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Worldchanging Interview: Christopher Flavin

This article was written by Jeremy Faludi in September 2006. We're republishing it here as part of our month-long editorial retrospective.

Chris Flavin is the president of Worldwatch Institute, a cutting-edge think tank of sustainablity policy and technology which has written books like their annual Vital Signs and State of the World, countless white papers, and the Worldwatch Magazine. Not for the wonk-phobic, they are a hardcore numbers-intensive analysis group. We've linked to them countless times, and are happy to have recently formed a partnership with them.

Yesterday I got the chance to interview Flavin, and he has interesting things to say about the future of renewable energy, climate change, and other things Worldwatch researches.

Where do you think Worldwatch is most successful in spreading useful knowledge? Government policy, commercial enterprise, developing world, etc.?

It's hard to say, because we work in a lot of different fields. I think our contribution is both in terms of policy recommendations and identifying important global issues and trends in development, technology, policy, and underlying science. We're sort of scouts to see what's blowing in the wind and what's coming at us next.

I think we were one of the first to recognize the significance of India and China in energy and environment. That was the focus of State of the World 2006, but it's something we've been working on for a long time. Very recently we've been on the edge in terms of biofuels, looking at biofuels as a global industry and global set of policy issues. We've also done a lot of work recently on factory farming and the meat economy.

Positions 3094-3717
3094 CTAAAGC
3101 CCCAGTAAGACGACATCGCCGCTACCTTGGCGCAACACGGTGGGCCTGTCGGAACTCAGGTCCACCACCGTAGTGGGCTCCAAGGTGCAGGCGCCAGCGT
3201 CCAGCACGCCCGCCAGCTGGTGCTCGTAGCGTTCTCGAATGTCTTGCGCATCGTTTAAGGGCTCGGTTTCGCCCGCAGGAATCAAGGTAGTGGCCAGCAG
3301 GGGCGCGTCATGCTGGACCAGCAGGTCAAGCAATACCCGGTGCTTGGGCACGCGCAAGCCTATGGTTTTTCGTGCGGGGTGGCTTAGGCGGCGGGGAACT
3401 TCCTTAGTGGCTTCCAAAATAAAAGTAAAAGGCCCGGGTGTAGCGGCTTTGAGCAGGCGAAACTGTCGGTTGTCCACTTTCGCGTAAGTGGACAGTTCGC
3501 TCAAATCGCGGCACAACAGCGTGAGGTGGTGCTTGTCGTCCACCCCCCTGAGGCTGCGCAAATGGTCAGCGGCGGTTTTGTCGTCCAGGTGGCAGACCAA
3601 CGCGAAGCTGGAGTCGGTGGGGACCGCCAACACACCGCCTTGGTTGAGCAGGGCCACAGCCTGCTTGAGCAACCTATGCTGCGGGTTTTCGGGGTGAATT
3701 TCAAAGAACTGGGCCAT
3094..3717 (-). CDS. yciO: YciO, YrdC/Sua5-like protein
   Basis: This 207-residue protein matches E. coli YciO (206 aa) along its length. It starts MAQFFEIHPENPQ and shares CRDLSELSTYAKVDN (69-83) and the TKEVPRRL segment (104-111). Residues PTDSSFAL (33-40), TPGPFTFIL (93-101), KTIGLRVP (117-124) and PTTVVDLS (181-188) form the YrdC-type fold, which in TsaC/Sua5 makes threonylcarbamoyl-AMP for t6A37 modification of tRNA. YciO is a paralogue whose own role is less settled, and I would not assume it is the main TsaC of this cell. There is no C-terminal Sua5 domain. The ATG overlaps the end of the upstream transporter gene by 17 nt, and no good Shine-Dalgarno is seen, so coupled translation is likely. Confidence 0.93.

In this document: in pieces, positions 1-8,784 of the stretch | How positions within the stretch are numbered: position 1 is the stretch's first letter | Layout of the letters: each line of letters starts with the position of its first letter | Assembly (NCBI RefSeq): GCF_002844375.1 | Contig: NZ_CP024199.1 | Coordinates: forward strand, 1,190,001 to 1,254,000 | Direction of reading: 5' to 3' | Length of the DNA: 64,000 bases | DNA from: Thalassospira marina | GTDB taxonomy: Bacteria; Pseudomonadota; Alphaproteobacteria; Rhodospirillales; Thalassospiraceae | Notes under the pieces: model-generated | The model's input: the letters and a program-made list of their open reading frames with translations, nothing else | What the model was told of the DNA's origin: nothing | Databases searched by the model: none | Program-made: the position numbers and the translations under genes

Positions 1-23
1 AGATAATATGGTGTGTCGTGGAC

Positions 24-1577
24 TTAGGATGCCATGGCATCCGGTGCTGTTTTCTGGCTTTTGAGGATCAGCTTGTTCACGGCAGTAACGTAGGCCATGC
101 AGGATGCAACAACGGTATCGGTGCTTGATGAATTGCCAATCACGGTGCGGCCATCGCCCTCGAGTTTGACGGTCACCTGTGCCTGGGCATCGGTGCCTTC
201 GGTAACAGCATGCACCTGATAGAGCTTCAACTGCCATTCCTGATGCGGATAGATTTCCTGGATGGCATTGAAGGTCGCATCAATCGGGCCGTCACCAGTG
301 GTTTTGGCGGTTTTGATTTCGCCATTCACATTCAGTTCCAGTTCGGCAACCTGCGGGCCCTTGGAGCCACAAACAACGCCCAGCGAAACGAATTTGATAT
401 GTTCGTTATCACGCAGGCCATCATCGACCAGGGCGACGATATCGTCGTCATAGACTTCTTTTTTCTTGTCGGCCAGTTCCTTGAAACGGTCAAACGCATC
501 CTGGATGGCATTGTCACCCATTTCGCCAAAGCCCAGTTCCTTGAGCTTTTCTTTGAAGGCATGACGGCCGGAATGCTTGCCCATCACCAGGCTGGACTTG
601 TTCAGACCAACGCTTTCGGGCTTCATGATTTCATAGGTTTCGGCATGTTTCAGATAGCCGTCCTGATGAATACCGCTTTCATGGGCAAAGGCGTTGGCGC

Are there any changes going on there? Or is it just a long-standing issue that people just aren't aware of?

There are new developments all the time, most recently of course the whole E. Coli thing. And the scale of factory farming and meat consumption is growing very rapidly now in parts of the developing world. Most developing countries are in a transition in terms of diet, and we think it's a key time for them to think about what kind of food system makes sense.

Climate change is the biggest motivator in a lot of environmental policy and discussion right now. Do you think it's eclipsing some other issues that also deserve attention?

I think it deserves the central focus that it gets, in part because it affects everything else. Biodiversity is affected by climate change, fresh water availability is affected by climate change, human health is affected by climate change, and I could go on and on. But it is a global change, and one that's irreversible for at least hundreds of years, if not longer. So I think it really does stand out from everything else. And I think the other thing is that successful efforts to deal with climate change are going to help us deal with other problems because you're talking about the fundamental nature of the energy economy, and also to some degree the food economy, the forest economy, that type of thing. So if you solve the climate change problem, you by definition have made a number of other things more sustainable.